Trauma-Informed Yoga Therapy
Jan 02, 2019 04:55PM
● By Genevieve Yellin
Trauma-Informed Yoga Therapy (TIYT) is a specialized training developed for yoga professionals who intend to work with people who have a trauma history. The training serves mental health professionals, allied health partners, public health or substance abuse counselors who have a working knowledge of yoga and wish to incorporate yoga practices into their clinical practice or service model.
The field of yoga therapy has been “recognized” since the 1920s, but it is still not fully understood in the U.S. Yoga therapy is intended to empower individuals to find their own path of self-healing. A yoga therapist does not diagnose or “treat” specific conditions, but rather, they are guides through a healing journey. They recommend practices which address the physical, psychological and spiritual aspects of the student’s being, and create a safe environment where a student accesses their ability to self-regulate.
Yoga therapy is first and foremost a methodology based in ancient practices to awaken the spirit, as our essential nature. The spiritual facet of a human being is not typically acknowledged in many conventional approaches to health and well-being, yet many conventional practitioners have long recognized the necessity to address the whole person; for this reason, yoga therapy is seen in more hospitals, wellness centers and progressive healthcare systems.
In yoga therapy, we see an individual as a make-up of five layers, or Koshas: physical, energetic, psycho-emotional, wisdom and bliss/spirit. A yoga therapist works with all five Koshas. Another key aspect that informs a yoga therapist is Ayurveda, yoga’s sister science; the two cannot be divorced in the practice of yoga therapy. Looking at a student through a Koshic and Ayurvedic lens allows us to see each person as a unique being and therefore tailor practices that are suited to the individual’s needs. Yoga therapy is the marriage of the traditional eight-limbed path of yoga, Ayurveda and modern health sciences. A yoga therapy protocol is evidence informed, yet adheres to the traditional yoga and Ayurveda tenet that each person must be viewed as an individual with a unique set of strengths and challenges.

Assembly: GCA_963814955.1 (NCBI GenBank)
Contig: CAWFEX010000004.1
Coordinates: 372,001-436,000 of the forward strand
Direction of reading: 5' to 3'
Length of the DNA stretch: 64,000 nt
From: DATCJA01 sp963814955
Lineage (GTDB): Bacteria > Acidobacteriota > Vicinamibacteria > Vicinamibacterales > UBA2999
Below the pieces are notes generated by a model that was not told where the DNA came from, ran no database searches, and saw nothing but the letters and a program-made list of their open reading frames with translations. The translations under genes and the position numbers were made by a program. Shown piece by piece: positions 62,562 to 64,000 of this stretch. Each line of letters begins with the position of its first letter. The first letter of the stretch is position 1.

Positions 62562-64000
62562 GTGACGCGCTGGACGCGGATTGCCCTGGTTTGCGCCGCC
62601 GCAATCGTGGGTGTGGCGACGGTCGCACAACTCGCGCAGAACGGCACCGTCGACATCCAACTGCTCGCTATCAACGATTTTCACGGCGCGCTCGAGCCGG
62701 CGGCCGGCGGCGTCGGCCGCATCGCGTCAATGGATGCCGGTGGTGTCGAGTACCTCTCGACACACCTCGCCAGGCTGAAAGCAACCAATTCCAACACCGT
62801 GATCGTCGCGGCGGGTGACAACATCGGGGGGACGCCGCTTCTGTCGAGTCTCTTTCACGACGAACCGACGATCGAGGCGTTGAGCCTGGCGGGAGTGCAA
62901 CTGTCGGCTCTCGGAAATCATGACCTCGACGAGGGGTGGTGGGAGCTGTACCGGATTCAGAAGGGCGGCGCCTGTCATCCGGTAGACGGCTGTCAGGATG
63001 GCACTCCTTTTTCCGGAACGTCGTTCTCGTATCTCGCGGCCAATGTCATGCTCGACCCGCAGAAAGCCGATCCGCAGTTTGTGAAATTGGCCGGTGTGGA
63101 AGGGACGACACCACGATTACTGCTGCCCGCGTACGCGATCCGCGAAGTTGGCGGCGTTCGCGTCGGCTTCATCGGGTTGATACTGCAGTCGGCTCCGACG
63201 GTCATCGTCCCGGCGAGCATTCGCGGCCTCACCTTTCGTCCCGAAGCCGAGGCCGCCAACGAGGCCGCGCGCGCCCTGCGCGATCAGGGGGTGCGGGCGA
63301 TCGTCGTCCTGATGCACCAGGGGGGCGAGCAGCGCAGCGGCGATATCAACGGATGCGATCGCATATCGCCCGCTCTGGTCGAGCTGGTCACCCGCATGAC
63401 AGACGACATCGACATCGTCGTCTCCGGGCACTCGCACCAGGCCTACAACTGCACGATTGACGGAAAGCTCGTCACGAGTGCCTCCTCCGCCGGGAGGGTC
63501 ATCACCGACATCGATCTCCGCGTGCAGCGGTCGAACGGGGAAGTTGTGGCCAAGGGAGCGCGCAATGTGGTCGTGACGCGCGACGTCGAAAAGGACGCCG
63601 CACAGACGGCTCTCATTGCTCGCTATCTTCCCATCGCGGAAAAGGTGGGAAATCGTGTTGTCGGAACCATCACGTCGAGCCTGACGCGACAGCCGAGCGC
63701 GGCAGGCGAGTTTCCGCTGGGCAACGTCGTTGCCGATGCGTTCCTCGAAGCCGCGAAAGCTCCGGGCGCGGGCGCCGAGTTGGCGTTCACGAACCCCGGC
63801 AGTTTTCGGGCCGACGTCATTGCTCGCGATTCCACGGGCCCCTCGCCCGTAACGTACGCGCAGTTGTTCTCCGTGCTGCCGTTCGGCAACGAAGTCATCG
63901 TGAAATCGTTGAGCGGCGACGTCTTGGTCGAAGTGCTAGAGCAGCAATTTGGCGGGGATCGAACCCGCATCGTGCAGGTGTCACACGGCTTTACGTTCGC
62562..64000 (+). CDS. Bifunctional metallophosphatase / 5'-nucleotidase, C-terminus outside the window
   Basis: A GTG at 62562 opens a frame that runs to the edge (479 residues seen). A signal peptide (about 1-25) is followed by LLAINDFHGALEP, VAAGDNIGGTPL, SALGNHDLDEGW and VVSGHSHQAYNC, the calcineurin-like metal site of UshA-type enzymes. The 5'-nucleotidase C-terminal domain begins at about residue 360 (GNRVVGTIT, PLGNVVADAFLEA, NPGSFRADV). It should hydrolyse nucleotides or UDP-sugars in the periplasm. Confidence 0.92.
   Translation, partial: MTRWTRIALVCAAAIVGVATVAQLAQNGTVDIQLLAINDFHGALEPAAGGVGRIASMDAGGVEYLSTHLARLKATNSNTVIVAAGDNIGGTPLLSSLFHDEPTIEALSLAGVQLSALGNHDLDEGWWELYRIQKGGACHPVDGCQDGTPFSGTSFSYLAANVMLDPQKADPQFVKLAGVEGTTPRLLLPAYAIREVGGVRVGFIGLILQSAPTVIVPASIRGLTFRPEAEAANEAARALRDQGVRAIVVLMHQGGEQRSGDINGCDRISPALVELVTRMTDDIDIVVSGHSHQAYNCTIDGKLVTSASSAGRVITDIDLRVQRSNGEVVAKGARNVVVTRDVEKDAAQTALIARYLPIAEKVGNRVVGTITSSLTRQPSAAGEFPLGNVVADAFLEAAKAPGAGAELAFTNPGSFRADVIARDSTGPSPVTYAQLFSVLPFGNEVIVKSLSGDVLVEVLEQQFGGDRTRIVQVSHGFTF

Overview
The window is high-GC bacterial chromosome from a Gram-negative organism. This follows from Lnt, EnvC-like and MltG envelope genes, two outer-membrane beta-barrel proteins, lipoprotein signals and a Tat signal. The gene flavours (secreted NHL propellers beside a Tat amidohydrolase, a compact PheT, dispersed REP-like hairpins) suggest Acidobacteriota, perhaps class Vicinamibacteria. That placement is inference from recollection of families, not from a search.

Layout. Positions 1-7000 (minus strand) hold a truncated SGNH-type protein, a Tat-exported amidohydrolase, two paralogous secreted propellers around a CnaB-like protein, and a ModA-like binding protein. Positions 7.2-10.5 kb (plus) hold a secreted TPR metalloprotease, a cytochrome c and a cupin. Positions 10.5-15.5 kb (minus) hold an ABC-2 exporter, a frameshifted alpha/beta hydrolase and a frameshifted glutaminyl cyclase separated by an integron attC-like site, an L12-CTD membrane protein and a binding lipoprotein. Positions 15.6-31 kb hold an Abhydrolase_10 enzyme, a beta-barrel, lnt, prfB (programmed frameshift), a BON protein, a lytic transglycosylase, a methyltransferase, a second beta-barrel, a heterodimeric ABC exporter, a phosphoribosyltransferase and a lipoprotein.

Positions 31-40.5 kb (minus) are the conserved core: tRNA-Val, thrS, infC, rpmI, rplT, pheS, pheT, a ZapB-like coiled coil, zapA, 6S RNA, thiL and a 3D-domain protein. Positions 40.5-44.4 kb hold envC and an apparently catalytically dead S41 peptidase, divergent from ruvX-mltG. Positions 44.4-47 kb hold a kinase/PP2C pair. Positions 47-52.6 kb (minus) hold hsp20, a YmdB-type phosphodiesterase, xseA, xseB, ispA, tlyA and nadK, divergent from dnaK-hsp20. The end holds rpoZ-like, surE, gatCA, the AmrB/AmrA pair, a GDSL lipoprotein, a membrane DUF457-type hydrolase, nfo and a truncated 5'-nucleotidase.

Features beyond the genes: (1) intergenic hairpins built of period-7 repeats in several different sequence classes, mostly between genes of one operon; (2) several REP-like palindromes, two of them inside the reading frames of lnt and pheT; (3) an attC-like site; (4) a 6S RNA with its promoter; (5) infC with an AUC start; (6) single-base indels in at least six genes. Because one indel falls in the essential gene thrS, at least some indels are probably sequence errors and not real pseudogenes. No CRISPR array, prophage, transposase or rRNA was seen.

Yoga therapy can be a very powerful modality when working with clients who seek methods to overcome chronic anxiety and/or trauma-related issues. TIYT programs are not only rooted in the ancient techniques of yoga, but also in modern research in the fields of neurobiology, stress physiology and medical biophysics. The Polyvagal Nerve theory and Somatic Experiencing through the practice of evidence informed protocols provides us with the knowledge and skills to amplify a human’s innate ability to self-soothe, self-heal and eventually revive a natural self-regulation system.
According to the Substance Abuse and Mental Health Service Association (SAMHSA), a trauma-informed approach to care curriculum adheres core principles of: safety; trustworthiness/transparency; peer support/collaboration/mutuality; empowerment, voice and choice; and cultural, historical and gender issue recognition.
The implementation of a trauma-informed approach into a yoga therapy model is done with ease. What is created by this union is a safe space where self-healing is possible. Holding this space for someone who is suffering, and guiding them through practices that help them find their feet, their breath and their way, is a beautiful experience. The wandering and often arduous path that marks each individual’s unique journey to wholeness is an incredible honor to witness.
Trauma-Informed Yoga Therapy will be offered at Pima Community College and taught by founder Genevieve Yellin, an Integrative Yoga Therapist who lives and practices in Austin, Texas. She offers TIYT protocols and programs in hospitals, addiction rehabilitation centers, prisons, Alzheimer’s respite centers and battered women’s shelters. For more information, visit Pima.edu. Call 520-206-6468 to register. See ad, page 18.